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2006 Issuance of Residential Mortgage-Backed Securities in Australia




In Australia, the term residential mortgage-backed securities (RMBSs)
denotes debt securities, which are secured, in respect of the principal and interest,
on a pool of residential mortgages. A public trustee company specially
established solely for this purpose, known as a special purpose vehicle (SPV),
issues the RMBSs. The issue of debt securities by trustee companies is unique to
Australian RMBS programs.

In a typical residential mortgage securitisation program, a housing loan
provider, generally referred to as the originating bank or the mortgage originator,
pools selected housing loans
and for a price transfers its rights under the
loan agreements to the trustee. This public trustee company then issues the
RMBSs. The RMBSs are typically issued in the form of bonds or notes to
investors. These RMBSs are, in practice, invariably characterised as debentures
for the purpose of the Corporations Act 2001 (Cth) (Corporations Act),
requirements of which mandate a trust structure for SPVs that issue RMBSs in
Australia. The income received by the SPV, from the loan repayments made by

BCom (Honours); Attorney-at-Law; MA (Econ) (Waterloo); LLM (Monash); PhD (Law) (Griffith);
Lecturer in Commercial Law, Griffith Business School, Griffith University, Brisbane, Queensland. This
article is based on my PhD Thesis, Residential Mortgage Securitisation in Australia: Suggestions for
Reform of Commercial Law and Practice (PhD Thesis, Griffith University, 2005). I wish to acknowledge
the valuable comments provided by Dr Richard Copp, Barrister-at-Law, Inns of Court, Brisbane;
Associate Professor Justin Malbon, Faculty of Law, Griffith University; Professor Tamar Frankel, Boston
University School of Law; Professor Berna Collier, Australian Competition and Consumer Commission;
and Dr Eduardo Roca, Deputy Head, Department of Accounting, Finance and Economics, Griffith
Business School.
1 Bruce Taylor, The Enforceability of Debt Securities Issued by Trustees in Securitisation Programs
(1998) 26 Journal of Banking and Finance Law and Practice 261, 263.
2 In order to reach the minimum asset pool size required to launch a residential mortgage-backed security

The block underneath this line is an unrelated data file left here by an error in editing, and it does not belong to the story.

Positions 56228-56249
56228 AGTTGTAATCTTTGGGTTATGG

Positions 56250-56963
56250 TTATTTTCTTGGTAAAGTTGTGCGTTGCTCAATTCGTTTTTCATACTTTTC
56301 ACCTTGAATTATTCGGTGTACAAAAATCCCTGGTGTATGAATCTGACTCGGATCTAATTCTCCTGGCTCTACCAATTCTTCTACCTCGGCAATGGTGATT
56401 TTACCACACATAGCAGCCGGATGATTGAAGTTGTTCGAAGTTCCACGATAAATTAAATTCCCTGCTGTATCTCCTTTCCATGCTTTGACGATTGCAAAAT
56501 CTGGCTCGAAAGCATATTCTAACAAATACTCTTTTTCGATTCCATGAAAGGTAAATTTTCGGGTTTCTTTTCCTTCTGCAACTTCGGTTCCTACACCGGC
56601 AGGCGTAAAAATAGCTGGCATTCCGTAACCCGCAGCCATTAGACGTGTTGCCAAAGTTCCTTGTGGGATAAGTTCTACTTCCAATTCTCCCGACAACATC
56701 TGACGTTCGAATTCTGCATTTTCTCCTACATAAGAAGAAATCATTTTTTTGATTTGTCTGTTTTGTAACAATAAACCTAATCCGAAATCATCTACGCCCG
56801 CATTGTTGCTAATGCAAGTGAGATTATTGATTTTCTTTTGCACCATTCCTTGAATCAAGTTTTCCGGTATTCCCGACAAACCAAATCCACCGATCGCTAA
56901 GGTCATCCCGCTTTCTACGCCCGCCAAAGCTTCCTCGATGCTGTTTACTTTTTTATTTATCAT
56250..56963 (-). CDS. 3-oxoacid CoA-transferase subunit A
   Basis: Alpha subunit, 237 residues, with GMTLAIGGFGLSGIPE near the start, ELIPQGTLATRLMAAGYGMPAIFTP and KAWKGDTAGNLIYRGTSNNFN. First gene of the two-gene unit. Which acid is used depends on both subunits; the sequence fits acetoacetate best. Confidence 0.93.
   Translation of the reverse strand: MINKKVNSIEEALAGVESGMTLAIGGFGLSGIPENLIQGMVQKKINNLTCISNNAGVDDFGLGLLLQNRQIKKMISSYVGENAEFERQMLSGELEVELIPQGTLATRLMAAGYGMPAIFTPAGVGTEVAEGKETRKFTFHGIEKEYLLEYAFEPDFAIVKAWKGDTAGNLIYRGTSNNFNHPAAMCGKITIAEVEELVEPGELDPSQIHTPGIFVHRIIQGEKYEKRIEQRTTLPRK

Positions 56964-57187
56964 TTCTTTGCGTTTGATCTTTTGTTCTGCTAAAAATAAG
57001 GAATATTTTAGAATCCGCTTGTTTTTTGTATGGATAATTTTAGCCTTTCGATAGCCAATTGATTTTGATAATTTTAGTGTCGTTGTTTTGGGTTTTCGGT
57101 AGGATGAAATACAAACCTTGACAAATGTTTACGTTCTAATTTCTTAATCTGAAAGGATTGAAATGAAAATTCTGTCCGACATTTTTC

(RMBS) issue, the banks and mortgage originators collect or warehouse (or pool) their mortgages until
they reach an aggregate value sufficient to back a bond issue.
3 See Corporations Act 2001 (Cth) ss 9, 92. Debt instruments that cannot be characterised as debentures
under the Act automatically fall within the ambit of the managed investment scheme (MIS) provisions
of the Corporations Act 2001 (Cth) (Corporations Act).
UNSW Law Journal Volume 29(3)

the initial housing loan borrowers, acts as a cash inflow against which the trustee-
issuers obligations under the RMBS issue are offset. A structure of a typical
RMBS program in Australia is illustrated in Figure 1 below.

Figure 1: Structure of Typical RMBS Program

2006 Issuance of Residential Mortgage-Backed Securities in Australia
RMBSs first attracted widespread attention in Australia in December 1986,
with a $50 million issue by the New South Wales (NSW) government agency
First Australian National Mortgage Acceptance Corporation (FANMAC),
which was used to purchase residential mortgages originated by cooperative
housing societies.
Since then, the value of the issues of RMBSs has grown
considerably, with the amount outstanding in 1996 being $3 billion and reaching
a peak of $126 billion in December 2005.
RMBSs currently account for more
than half the value of all asset-backed securities issued in Australia as at 30 June
The share of the residential mortgage loans that have been securitised